Negligence, we know, does not exist in the abstract. Fundamentally, whether one party owes a duty of care to another is a question of law. Vu v. Singer Co., 538 Supp. 26, 29 (N.D.Cal. 1981); Bence v. Crawford Savings & Loan Association, 80 Ill. App.3d 491, 492, 35 Ill.Dec. 902, 903, 400 N.E.2d 39, 40 (1980); Donahue v. Copiaque Union Free School District, 64 A.D.2d 29, 31-32, 407 N.Y.S.2d 874, 877 (1978). Duty involves the question of "whether the defendant is under any obligation for the benefit of the particular plaintiff." Where a court imposes a duty in a negligence case, "the duty is always the same — to conform to the legal standard of reasonable conduct in the light of the apparent risk." W.P. Keeton, Prosser and Keeton on Torts § 53 at 359 (5th ed. 1984).2 Professor Prosser has summed it up:

In the decision of whether or not there is a duty, many factors interplay: the hand of history, our ideals of morals and justice, the convenience of administration of the rule, and our social ideas as to where the loss should fall. In the end the court will decide whether there is a duty on the basis of the mores of the community "always keeping in mind the fact that we endeavor to make a rule in each case that will be practical and in keeping with the general understanding of mankind."

Prosser, Palsgraf Revisited, 52 Mich.L. Rev. 1, 15 (1953).

These Plaintiffs argue that there was an "immense" risk that an employee would consume alcohol on the Defendant's premises and then drive, endangering the lives of other drivers. Thirty-five thousand (35,000) cases of beer were stored in the warehouse supervised by Mooney. The quantity was so great that an employee could consume some alcohol and its absence probably would not be discovered. Because the Defendant's business involved transporting beer and wine via motor vehicles, they argue that the potential danger resulting from employees driving was great. Furthermore, the Plaintiffs continue, the burden on the Defendant to prevent this risk was minimal. It had only to prohibit the consumption of its alcohol on the premises;

such a policy was already required by the company and the Maine State Liquor Commission.3

The "risk analysis," so urged upon us by the Plaintiffs, however, only results in the imposition of a duty to prevent consumption of Defendant's alcohol on the premises. In this case, the Defendant did not supply Grantham with alcohol, rather he purchased the whiskey and he, himself, brought it onto the premises. Furthermore, Grantham was not visibly intoxicated. Visible intoxication might have put the Defendant on notice that the inebriated employee could cause injury to someone. To impose a duty making the Defendant employer responsible for consumption of any alcoholic beverage on its premises, regardless of the absence of signs of visible intoxication, essentially makes the employer strictly liable for its employees' actions.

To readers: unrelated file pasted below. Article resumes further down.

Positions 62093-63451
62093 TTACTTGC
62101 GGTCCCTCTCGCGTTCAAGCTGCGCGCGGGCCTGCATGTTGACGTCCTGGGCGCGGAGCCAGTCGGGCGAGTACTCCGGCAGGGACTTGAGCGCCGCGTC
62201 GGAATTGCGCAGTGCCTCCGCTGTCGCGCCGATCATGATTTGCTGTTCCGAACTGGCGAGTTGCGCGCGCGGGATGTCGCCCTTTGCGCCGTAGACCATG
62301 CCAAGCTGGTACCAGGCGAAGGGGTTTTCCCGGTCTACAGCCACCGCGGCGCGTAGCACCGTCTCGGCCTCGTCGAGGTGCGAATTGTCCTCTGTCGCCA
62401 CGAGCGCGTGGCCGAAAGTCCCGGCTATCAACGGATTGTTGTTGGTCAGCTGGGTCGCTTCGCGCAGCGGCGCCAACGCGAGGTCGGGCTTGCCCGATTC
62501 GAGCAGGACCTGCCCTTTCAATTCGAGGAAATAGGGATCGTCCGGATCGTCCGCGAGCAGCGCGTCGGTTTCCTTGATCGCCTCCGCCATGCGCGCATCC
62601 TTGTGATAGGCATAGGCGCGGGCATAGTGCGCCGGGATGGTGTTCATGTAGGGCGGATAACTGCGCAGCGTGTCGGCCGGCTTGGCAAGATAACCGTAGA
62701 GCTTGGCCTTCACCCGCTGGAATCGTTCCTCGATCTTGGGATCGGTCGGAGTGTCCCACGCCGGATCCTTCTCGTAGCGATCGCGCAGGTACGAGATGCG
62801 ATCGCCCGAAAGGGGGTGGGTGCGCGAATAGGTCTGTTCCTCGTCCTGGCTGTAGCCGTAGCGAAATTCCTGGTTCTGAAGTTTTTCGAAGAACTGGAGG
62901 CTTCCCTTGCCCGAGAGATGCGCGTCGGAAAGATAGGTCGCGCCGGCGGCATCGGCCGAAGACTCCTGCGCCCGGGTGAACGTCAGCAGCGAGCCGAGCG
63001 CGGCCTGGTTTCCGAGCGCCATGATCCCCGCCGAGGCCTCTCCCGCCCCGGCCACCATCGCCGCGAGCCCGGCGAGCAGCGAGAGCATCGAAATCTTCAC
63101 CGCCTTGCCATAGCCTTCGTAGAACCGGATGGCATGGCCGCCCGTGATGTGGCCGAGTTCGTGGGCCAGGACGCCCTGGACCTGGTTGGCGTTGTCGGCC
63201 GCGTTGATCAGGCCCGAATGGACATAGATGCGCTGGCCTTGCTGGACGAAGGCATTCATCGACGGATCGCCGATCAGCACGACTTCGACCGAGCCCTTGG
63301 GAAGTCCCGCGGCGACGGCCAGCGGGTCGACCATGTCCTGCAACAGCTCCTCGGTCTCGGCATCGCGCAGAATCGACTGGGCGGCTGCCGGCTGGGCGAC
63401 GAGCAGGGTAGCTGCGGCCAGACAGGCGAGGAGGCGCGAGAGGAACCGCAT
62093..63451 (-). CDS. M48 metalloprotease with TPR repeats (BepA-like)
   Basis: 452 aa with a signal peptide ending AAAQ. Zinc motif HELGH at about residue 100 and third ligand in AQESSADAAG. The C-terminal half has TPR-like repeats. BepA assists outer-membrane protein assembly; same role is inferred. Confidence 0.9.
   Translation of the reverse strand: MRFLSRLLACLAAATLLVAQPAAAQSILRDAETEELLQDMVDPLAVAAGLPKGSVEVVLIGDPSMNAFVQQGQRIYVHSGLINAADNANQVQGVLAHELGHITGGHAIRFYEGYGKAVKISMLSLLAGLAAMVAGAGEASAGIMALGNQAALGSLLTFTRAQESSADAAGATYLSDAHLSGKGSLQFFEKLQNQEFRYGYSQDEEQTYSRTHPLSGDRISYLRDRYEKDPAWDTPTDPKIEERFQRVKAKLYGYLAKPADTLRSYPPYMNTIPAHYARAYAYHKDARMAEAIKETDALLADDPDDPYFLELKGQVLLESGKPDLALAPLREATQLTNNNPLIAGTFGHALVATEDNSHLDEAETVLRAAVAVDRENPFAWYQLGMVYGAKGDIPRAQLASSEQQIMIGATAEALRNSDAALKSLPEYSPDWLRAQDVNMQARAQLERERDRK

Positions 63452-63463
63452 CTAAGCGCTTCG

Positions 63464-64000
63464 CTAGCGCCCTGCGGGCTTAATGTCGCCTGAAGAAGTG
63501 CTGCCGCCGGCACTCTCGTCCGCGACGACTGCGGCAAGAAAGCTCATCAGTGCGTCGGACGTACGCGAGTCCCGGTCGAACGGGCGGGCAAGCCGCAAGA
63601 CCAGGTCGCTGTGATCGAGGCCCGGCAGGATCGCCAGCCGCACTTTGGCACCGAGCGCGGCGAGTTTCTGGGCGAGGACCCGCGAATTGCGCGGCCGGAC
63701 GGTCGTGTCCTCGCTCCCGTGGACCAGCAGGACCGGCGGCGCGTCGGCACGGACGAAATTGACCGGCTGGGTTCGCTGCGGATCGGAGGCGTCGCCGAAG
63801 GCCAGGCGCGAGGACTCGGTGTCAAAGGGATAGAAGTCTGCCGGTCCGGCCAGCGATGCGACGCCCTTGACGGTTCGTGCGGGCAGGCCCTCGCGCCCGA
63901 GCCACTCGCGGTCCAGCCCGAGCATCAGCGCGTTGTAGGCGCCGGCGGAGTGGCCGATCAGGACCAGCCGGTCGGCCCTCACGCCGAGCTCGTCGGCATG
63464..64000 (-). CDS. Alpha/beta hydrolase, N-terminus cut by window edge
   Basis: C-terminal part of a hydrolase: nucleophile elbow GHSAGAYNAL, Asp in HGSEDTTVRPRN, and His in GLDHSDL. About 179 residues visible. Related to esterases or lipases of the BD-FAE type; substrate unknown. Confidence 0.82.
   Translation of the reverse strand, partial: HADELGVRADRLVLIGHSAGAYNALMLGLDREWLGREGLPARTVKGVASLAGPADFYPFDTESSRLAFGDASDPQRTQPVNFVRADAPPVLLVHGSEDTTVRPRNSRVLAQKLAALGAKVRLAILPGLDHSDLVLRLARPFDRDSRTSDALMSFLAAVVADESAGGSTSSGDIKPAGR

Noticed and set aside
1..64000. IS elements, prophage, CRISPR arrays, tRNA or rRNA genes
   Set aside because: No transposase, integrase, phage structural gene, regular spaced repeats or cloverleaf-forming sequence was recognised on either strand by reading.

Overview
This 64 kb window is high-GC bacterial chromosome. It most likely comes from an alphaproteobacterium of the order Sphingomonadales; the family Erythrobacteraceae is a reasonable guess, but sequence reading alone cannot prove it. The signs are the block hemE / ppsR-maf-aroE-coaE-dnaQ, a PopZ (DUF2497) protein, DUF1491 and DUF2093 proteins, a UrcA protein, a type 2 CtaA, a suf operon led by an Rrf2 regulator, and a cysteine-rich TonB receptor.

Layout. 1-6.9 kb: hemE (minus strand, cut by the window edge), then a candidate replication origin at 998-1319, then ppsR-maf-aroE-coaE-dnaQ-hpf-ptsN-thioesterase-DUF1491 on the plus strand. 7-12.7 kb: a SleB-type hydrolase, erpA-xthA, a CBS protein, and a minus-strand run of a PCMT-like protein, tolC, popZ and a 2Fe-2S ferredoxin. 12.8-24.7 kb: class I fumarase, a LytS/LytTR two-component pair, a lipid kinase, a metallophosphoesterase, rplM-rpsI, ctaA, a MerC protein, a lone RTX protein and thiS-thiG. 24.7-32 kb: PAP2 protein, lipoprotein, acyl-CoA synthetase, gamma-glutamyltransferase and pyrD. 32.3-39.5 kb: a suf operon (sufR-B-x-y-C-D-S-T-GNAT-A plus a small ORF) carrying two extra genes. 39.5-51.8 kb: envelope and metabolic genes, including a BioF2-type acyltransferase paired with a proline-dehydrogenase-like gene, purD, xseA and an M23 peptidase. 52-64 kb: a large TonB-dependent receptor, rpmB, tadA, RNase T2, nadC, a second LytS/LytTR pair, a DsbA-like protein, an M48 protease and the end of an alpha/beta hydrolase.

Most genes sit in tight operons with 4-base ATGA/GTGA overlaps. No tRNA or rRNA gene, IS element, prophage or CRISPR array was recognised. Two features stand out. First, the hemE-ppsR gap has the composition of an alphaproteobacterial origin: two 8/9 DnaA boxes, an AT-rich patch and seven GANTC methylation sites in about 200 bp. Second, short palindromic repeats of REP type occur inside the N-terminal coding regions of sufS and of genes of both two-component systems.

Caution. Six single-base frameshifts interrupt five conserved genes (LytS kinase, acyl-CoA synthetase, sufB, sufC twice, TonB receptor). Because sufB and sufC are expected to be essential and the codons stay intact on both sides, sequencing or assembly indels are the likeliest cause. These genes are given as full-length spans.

The Plaintiffs further argue that the Defendant had a duty to prevent Grantham from operating his vehicle because he was tired. The Defendant's supervisor might have known that Grantham was working a second job; however, there was no evidence that the Defendant was aware of Grantham's schedule for the days prior to the accident and how such a schedule might have affected his ability to drive. An employer is not responsible for gathering information about its employees' personal lives and closely monitoring their behavior to insure that nothing at work converging with those habits could cause harm to third parties. We are not prepared to prescribe such a paternalistic duty upon employers generally. We do not need to hold, and we intimate no opinion whatsoever, as to whether there may be circumstances under which an employer may have a duty to the public to exercise reasonable care in warning or prohibiting an employee from operating a vehicle upon the highway. There was no indication from Grantham's behavior that his ability to operate would be impaired.

Additionally, the Plaintiffs argue that the existing liquor regulations are the source of a legal duty.4 In this jurisdiction violation of a safety statute is not negligence per se, but rather may be evidence of negligence. Dongo v. Banks, 448 A.2d 885, 889 (Me. 1982). A trial court is free to consider company or state regulations among the factors to be weighed in deciding whether a legal duty existed. In this case, the Liquor Commission regulations and the company drinking policy were directed at safe operation of company delivery trucks. At the time of this collision on U.S. Route 1, however, Grantham was on his own and beyond the scope of these regulations. Consequently, the regulations are of no foundation for imposing any duty on the Defendant under these circumstances.